John 10:30



I and my father are one. (KJV)




Biblical Unitarian


1. There is no reason to take this verse to mean that Christ was saying that he and the Father make up "one God." The phrase was a common one, and even today if someone used it, people would know exactly what he meant - he and his father are very much alike. When Paul wrote to the Corinthians about his ministry there, he said that he had planted the seed and Apollos had watered it. Then he said, "he who plants and he who waters are one" (1 Cor. 3:8 - KJV). In the Greek texts, the wording of Paul is the same as that in John 10:30, yet no one claims that Paul and Apollos make up "one being." Furthermore, the NIV translates 1 Corinthians 3:8 as "he who plants and he who waters have one purpose." Why translate the phrase as "are one" in one place, but as "have one purpose" in another place? In this case, translating the same phrase in two different ways obscures the clear meaning of Christ's statement in John 10:30: Christ always did the Father's will; he and God have "one purpose."

2. Christ uses the concept of "being one" in other places, and from them one can see that "one purpose" is what is meant. John 11:52 says Jesus was to die to make all God's children "one." In John 17:11, 21 and 22, Jesus prayed to God that his followers would be "one" as he and God were "one." We think it is obvious that Jesus was not praying that all his followers would become one being or "substance" just as he and his Father were one being or "substance." We believe the meaning is clear: Jesus was praying that all his followers be one in purpose just as he and God were one in purpose, a prayer that has not yet been answered.

3. The context of John 10:30 shows conclusively that Jesus was referring to the fact that he had the same purpose as God did. Jesus was speaking about his ability to keep the "sheep," the believers, who came to him. He said that no one could take them out of his hand and that no one could take them out of his Father's hand. Then he said that he and the Father were "one," i.e., had one purpose, which was to keep and protect the sheep.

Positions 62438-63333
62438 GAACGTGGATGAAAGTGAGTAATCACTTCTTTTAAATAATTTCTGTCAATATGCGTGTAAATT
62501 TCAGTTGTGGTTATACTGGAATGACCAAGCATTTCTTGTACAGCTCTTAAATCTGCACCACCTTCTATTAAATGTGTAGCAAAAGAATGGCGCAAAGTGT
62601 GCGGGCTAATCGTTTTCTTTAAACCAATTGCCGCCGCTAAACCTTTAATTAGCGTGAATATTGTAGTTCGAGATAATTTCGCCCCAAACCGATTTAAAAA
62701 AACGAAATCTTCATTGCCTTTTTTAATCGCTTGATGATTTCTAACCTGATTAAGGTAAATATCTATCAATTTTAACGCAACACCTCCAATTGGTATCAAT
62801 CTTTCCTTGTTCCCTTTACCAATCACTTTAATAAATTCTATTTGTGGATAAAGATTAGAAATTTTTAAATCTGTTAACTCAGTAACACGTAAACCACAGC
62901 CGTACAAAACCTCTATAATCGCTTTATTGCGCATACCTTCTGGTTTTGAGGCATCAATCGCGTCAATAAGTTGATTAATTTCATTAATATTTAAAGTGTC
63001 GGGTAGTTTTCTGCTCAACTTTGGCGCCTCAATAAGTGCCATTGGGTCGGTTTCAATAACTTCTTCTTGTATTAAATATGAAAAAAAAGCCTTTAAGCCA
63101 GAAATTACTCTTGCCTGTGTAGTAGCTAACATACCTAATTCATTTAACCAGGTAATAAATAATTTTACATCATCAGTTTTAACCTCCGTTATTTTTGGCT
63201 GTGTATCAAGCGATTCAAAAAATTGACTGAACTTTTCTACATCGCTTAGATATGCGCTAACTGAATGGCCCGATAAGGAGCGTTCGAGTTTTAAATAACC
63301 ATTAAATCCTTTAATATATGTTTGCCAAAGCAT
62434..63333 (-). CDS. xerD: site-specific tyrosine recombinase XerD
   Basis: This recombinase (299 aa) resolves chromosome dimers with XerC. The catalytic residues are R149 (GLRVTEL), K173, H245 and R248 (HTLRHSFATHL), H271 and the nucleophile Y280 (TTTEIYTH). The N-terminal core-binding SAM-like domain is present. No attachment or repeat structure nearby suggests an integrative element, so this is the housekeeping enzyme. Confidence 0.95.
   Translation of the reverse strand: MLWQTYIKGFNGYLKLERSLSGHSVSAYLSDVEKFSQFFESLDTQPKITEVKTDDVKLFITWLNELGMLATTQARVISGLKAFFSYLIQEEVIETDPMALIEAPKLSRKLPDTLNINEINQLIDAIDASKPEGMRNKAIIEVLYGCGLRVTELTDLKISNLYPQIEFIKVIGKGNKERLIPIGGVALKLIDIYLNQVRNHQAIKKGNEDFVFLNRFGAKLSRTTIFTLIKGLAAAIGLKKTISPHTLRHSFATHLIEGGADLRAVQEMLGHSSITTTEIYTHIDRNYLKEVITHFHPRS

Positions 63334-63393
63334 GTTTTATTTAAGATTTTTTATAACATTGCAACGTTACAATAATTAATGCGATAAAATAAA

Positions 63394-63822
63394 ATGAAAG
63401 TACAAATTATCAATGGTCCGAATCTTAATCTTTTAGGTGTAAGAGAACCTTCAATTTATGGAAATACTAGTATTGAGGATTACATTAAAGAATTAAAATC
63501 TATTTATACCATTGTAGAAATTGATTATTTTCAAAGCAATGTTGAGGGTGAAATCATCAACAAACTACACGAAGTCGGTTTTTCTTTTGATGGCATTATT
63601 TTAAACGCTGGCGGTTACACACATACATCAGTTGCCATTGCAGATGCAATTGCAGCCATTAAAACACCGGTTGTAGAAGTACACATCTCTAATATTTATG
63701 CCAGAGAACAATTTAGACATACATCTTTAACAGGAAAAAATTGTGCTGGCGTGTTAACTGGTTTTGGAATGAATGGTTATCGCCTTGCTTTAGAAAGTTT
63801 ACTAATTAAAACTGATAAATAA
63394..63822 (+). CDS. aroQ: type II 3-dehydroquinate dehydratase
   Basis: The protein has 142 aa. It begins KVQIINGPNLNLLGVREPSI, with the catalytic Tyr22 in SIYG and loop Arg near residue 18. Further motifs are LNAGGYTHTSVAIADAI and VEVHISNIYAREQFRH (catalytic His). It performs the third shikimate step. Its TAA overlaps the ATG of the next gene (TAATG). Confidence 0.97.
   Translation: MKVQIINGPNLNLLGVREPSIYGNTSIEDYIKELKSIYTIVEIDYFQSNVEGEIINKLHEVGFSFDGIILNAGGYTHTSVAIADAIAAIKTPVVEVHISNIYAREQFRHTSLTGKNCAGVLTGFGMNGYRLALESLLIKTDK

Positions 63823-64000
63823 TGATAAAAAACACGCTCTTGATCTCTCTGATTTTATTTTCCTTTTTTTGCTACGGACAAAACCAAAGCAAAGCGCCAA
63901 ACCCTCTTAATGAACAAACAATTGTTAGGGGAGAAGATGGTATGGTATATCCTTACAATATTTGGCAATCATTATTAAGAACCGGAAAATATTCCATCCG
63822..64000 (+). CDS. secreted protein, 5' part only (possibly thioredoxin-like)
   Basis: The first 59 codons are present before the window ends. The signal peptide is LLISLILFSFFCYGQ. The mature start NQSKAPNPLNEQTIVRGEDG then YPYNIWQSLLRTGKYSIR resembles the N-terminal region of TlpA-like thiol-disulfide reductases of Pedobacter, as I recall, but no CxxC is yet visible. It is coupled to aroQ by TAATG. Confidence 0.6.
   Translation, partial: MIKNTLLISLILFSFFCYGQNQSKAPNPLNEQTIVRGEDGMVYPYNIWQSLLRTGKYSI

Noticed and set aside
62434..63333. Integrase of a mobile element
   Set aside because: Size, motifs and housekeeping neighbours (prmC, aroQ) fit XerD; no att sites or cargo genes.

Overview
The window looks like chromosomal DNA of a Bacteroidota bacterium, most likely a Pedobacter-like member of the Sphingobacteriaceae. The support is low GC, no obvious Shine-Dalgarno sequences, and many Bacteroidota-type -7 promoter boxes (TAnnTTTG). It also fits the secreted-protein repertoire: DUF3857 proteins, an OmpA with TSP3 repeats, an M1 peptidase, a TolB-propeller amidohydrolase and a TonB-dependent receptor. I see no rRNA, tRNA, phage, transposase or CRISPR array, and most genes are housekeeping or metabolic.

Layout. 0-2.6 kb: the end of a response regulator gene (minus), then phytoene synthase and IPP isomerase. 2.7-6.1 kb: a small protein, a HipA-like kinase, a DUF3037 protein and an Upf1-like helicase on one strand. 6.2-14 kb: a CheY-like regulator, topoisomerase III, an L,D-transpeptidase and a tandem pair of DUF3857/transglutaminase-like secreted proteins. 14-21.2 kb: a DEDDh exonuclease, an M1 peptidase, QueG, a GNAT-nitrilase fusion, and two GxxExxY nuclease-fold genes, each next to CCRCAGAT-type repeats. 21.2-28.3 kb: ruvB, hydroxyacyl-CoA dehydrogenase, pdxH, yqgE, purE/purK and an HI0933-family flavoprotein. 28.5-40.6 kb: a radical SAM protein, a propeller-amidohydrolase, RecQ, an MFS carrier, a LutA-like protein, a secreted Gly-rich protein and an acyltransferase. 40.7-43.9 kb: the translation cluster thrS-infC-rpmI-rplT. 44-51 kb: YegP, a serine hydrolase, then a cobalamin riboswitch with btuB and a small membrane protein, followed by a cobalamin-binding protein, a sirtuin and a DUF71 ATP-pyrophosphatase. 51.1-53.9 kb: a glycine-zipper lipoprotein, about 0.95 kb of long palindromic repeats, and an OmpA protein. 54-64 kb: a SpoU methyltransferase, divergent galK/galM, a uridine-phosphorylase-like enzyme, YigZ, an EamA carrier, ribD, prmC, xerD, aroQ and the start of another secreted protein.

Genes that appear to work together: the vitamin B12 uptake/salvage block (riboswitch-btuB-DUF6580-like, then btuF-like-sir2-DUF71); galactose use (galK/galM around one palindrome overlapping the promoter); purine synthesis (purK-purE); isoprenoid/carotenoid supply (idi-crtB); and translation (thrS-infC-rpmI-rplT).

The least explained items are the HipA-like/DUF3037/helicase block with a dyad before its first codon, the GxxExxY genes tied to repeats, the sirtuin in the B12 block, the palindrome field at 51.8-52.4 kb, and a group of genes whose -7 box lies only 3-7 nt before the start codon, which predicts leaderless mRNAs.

Buzzard, pp. 135 and 136

Farley, pp. 60 and 61

Morgridge, pp. 39-42





John 10:30




Wrested Scriptures



John 10:30

"I and my Father are one."


This passage is understood by trinitarians to be a clear assertion that Christ claimed to be a person within the Godhead.


  1. Jesus said, "I and my Father are one' but the Jews misunderstood him, thinking he was claiming to be equal with God. (vs. 33). Trinitarians make the same mistake. The oneness referred to, is not a declaration by Christ that he is "Very God", but rather unity of purpose. Consider the evidence:
    1. Jesus subsequently prayed for his disciples, "that they may be one, as we are." (John 17:11, 21). These words require that the unity referred to, be also extended to the disciples. Obviously the unity is not that of the powers of the Godhead but unity resulting from sanctification through the word of God. (John 17:14, 17, 18).
    2. See also John 17:22, 23: ". . . that they may be one, even as we are one: I in them, and thou in me, that they may be made perfect in one . . ." Likewise, these words require a relationship between the disciples and Christ which exists between the Son and his Father - a unity, or perfection with the divine purpose.
  2. Elsewhere in John's gospel, Jesus clearly affirms that he is not co-equal with the Father: "The Son can do nothing of himself, but what he seeth the Father do." (John 5:19); "I can of mine own self do nothing: as I hear, I judge: and my judgment is just; because I seek not mine own will, but the will of the Father which hath sent me." (John 5:30); "My Father is greater than I." (John 14:28).
  3. John Calvin, the Swiss Protestant reformer, made the following observation regarding John 10:30: "The ancients greatly perverted this passage, when they would prove from it, that Christ is of identically the same nature (or consubstantial) with the Father.  For Christ speaks not concerning an unity of substance; but of the mutual agreement between the Father and himself; to wit, affirming, that, whatsoever he does, would be sanctioned by the power of the Father."







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